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Islam and Politics ( 23 May 2021, NewAgeIslam.Com)

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Indian Muslims should feel grateful to their governments: Covid-19 restrictions have done them good, protected them from being carted into graveyards

Being forced to avoid large religious gatherings has worked to the advantage of Muslims. But unfortunately, Muslims are not showing any gratitude to the governments that protected them.

1. There are no long queues in Muslim graveyards for burial of Covid-19 victims.

2. Covid-19 infection among Muslims is comparatively less as they were particularly forced by a caring government to avoid large religious gatherings in mosques and Eidgahs.

New Age Islam Special Correspondent

23 May 2021

The Jama Masjid is seen illuminated during the eve of Eid-al-Fitr, which marks the end of the holy month of Ramadan, in New Delhi. (AFP)

Only the Imam and the mosque staff will offer namaz inside the Jama Masjid in Delhi. Courtesy/The Hindustan Times


The Central and State governments have imposed various forms of restrictions and curbs in order to contain the spread of Corona virus and to break the chain of infection. Partial and full lockdowns and night curfews have been imposed by the local administration. Religious congregations have been prohibited in mosques, Gurudwaras, churches and temples. However, at some places people violate lockdown rules and are penalised.

During the last one year, as Covid-19 spread far and wide in the country, Muslims had to bear the brunt of the restrictions more than other religious communities. While other religious communities have their religious congregations in their places of worship weekly, Muslims need to offer prayers in the mosques five times daily. On Fridays, the weekly congregation is participated by the whole adult male population of the locality. In the month of Ramadan, daily congregation of Taraweeh at night is also participated by most adult Muslims. Apart from that, Eid, Baqar Eid, Muharram and Shab-e-Barat also require Muslims to gather in mosques or Imambaras in huge numbers.

So the lockdown and night curfews wielded a huge blow on their religious routine and skipping those religious obligations was spiritually painful for them. They had to forego their religious rights in favour of collective interests of the family, society and country. Still, they obeyed the rules of the land as the Quran asks them to obey the Oolil Amr (the authority).

The ulema of Muslims also took wise and prudent decisions in view of the situation and asked Muslims to abide by lockdown rules. They cited instances from the Prophet's life to convince them that skipping congregational worship in times of epidemics or natural calamities was permissible and that Quran asks Muslims to care for their lives. Therefore, Muslims offered five times prayers, Friday prayers and even Taraweeh and Eid prayers at home.

But they also complained that while the restrictions were being applied to them more strictly and the majority community was being given some relaxations in lockdown so far as religious congregations were concerned. Kumbh Mela, Trupati Temple event or Ganga Sagar Mela are some of the religious events of the majority community in which millions of devotees participated. The media and the government reported a surge in infections after the events.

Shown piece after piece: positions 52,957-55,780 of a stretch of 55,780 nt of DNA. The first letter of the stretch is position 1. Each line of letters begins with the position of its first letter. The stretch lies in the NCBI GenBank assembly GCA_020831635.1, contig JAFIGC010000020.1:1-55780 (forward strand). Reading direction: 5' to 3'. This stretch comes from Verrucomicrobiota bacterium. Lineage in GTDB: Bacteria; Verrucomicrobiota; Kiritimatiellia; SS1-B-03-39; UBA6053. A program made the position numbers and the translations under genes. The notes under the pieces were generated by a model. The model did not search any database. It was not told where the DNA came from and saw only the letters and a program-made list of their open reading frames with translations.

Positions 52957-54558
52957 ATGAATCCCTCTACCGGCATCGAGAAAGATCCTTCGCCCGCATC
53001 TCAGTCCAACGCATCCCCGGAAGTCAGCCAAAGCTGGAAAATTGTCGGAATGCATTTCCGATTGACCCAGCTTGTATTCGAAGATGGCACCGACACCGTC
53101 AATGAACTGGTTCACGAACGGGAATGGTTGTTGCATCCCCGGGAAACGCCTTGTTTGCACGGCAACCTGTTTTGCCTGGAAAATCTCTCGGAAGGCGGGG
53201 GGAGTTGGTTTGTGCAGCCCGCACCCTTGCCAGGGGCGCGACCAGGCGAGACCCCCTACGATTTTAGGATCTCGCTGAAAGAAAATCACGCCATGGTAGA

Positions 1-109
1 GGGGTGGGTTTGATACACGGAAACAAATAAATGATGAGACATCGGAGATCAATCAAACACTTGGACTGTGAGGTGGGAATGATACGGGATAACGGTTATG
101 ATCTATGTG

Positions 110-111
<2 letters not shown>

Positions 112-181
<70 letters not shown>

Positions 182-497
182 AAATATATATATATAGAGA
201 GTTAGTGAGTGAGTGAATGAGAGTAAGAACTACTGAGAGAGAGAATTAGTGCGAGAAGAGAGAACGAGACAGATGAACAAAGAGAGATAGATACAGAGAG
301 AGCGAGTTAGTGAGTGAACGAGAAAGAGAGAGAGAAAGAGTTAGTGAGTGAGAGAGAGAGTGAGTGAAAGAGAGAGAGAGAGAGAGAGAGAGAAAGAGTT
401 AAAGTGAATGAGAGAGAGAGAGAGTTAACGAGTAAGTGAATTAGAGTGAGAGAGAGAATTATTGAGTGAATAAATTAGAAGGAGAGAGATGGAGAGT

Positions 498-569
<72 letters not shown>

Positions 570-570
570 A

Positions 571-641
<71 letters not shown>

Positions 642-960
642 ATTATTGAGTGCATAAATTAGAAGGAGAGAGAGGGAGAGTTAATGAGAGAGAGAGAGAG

The usually crowded Jama Masjid in Delhi during the coronavirus lockdown | Representational Image | Suraj Singh Bisht | ThePrint


This discrimination made Muslims feel that they were being discriminated against. But from a positive point of view, the restrictions have proved good for them. Since they did not gather in large numbers, the infections spread among them proportionately less. Though community-wise statistics of infections and deaths are not available, it can be made out from an overall scenario that Muslims have suffered less from Covid-19. Dead bodies are not seen waiting for burial in Qabristans or at least there is not kind of scramble, mismanagement and corruption that is being seen in burning ghats due to huge number of dead bodies. The dead bodies of their kith and kin are not floating in rivers.

Off course, Muslims have also faced problems in getting beds or oxygen in hospitals or in getting life-saving drugs as others have and they also have lost their dear ones to Covid-19 but they have suffered comparatively less due to their adherence to lockdown rules and total avoidance of any kind of gatherings.

Another advantage they had was of washing their hands and face five times a day (wudhu) before every prayer. This also was helpful in preventing infection.

Therefore, Muslims should be grateful to the administration for the strictness with which they made them follow the lockdown guidelines. If the administration had been lenient to them too and allowed them to gather in thousands so frequently, they would have contracted the disease in large numbers and would be facing the same problems, helplessness and pain of losing their dear ones and not being able to give them their shoulders to the graveyard and give their loved ones a decent burial.


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